The National Security Agency (NSA), the Cybersecurity and Infrastructure Security Agency (CISA), and the Federal Bureau of Investigation (FBI) jointly released a Cybersecurity Advisory, “Russian SVR Targets U.S. and Allied Networks,” today to expose ongoing Russian Foreign Intelligence Service (SVR) exploitation of five publicly known vulnerabilities. This advisory is being released alongside the U.S. Government’s formal attribution of the SolarWinds supply chain compromise and related cyber espionage campaign. We are publishing this product to highlight additional tactics, techniques, and procedures being used by SVR so that network defenders can take action to mitigate against them.
Mitigation against these vulnerabilities is critically important as U.S. and allied networks are constantly scanned, targeted, and exploited by Russian state-sponsored cyber actors. In addition to compromising the SolarWinds Orion software supply chain, recent SVR activities include targeting COVID-19 research facilities via WellMess malware and targeting networks through the VMware vulnerability disclosed by NSA. This was highlighted in NSA’s Cybersecurity Advisory, “Russian State-Sponsored Actors Exploiting Vulnerability in Workspace ONE Access Using Compromised Credentials.”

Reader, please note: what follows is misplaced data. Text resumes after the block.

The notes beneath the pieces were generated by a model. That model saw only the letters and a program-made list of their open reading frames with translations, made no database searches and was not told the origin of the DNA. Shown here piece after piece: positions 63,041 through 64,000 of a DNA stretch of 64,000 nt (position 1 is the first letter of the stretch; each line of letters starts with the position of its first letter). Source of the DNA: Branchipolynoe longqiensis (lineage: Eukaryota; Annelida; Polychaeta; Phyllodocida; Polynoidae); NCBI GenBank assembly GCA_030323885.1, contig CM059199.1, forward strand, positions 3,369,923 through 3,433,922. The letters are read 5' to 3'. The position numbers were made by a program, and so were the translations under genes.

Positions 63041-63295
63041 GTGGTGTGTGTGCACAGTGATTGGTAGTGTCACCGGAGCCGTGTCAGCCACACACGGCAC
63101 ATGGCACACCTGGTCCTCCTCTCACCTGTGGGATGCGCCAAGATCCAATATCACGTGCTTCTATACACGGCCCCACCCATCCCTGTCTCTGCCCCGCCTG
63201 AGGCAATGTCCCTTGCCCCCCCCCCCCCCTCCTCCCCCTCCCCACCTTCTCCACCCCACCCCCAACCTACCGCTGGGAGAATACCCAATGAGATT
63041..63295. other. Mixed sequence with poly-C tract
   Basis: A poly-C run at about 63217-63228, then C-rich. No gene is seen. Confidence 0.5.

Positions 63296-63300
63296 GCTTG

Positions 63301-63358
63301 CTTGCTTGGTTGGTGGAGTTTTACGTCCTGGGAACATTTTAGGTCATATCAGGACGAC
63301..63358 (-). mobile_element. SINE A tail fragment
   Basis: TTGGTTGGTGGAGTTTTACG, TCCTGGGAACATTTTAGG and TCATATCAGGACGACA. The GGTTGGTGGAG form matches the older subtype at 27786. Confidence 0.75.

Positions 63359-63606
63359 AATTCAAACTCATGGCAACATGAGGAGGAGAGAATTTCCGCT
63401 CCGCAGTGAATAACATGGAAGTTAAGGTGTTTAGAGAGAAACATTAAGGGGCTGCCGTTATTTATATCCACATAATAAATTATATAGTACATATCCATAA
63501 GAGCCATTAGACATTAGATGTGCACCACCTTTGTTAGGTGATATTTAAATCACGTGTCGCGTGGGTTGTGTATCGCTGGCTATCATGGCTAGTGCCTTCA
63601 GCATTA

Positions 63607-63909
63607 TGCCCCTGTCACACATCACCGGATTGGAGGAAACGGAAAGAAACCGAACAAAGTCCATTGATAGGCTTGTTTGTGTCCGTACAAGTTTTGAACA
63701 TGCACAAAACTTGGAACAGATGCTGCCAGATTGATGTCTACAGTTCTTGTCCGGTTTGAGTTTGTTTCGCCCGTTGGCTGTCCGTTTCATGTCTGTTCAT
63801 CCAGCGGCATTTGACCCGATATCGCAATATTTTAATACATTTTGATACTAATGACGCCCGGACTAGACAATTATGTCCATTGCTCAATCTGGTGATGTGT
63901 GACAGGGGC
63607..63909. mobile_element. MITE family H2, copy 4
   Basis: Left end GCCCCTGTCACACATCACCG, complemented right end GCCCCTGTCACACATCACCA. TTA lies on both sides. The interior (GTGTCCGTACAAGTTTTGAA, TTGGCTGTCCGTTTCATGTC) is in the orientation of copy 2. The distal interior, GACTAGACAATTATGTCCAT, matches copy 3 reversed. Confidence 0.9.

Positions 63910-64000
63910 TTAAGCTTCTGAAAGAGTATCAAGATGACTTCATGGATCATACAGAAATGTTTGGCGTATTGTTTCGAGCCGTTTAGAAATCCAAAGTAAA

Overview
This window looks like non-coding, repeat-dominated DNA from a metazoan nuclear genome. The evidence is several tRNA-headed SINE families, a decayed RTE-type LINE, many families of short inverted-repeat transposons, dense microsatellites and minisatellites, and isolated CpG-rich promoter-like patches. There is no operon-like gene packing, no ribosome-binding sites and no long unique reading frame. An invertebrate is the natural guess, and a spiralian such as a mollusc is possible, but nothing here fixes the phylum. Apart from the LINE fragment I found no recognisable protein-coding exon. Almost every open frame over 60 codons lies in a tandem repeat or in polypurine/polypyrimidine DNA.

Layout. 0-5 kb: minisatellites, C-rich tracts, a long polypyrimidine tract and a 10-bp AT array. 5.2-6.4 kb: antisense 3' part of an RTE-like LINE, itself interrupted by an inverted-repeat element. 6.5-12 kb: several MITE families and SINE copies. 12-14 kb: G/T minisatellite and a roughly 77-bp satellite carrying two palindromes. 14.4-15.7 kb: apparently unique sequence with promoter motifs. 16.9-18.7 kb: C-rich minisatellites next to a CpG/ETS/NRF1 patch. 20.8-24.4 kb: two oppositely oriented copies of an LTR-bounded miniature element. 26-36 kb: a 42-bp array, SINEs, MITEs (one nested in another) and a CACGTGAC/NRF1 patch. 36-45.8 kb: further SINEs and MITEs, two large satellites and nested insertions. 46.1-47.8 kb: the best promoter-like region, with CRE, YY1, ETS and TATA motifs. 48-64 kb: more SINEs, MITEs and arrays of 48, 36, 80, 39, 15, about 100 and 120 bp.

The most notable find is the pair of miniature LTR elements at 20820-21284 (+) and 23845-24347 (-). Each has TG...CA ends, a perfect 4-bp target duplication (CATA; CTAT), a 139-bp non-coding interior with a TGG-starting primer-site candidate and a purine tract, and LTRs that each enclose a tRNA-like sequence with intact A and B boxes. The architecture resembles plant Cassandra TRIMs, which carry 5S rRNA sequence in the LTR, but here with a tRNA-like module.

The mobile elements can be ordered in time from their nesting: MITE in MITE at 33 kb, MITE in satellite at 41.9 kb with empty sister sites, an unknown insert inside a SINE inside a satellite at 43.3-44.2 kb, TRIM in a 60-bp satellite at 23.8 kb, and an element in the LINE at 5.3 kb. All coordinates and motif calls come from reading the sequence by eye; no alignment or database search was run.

Cybersecurity AdvisoryFederal Bureau of InvestigationCybersecurity & Infrastructure Security AgencyNationalSecurityAgencyRussian SVR Targets U.S. and Allied NetworksExecutive summaryRussian Foreign Intelligence Service (SVR) actors (also known as APT29, CozyBear, and The Dukes) frequently use publiclyknown vulnerabilitiesto conduct widespread scanning and exploitation against vulnerable systems in an effort to obtain authentication credentials to allow further access. This targeting and exploitation encompasses U.S. and allied networks, including national security and government–related systems.Recent Russian SVR activities include compromisingSolarWinds®Orion®software updates,targeting COVID–19 research facilities through deployingWellMess malware,and leveraginga VMware®vulnerabilitythatwas a zero–day at the time forfollow–on Security Assertion Markup Language (SAML)authentication abuse.SVR cyber actors also used authentication abusetactics followingSolarWinds–based breaches.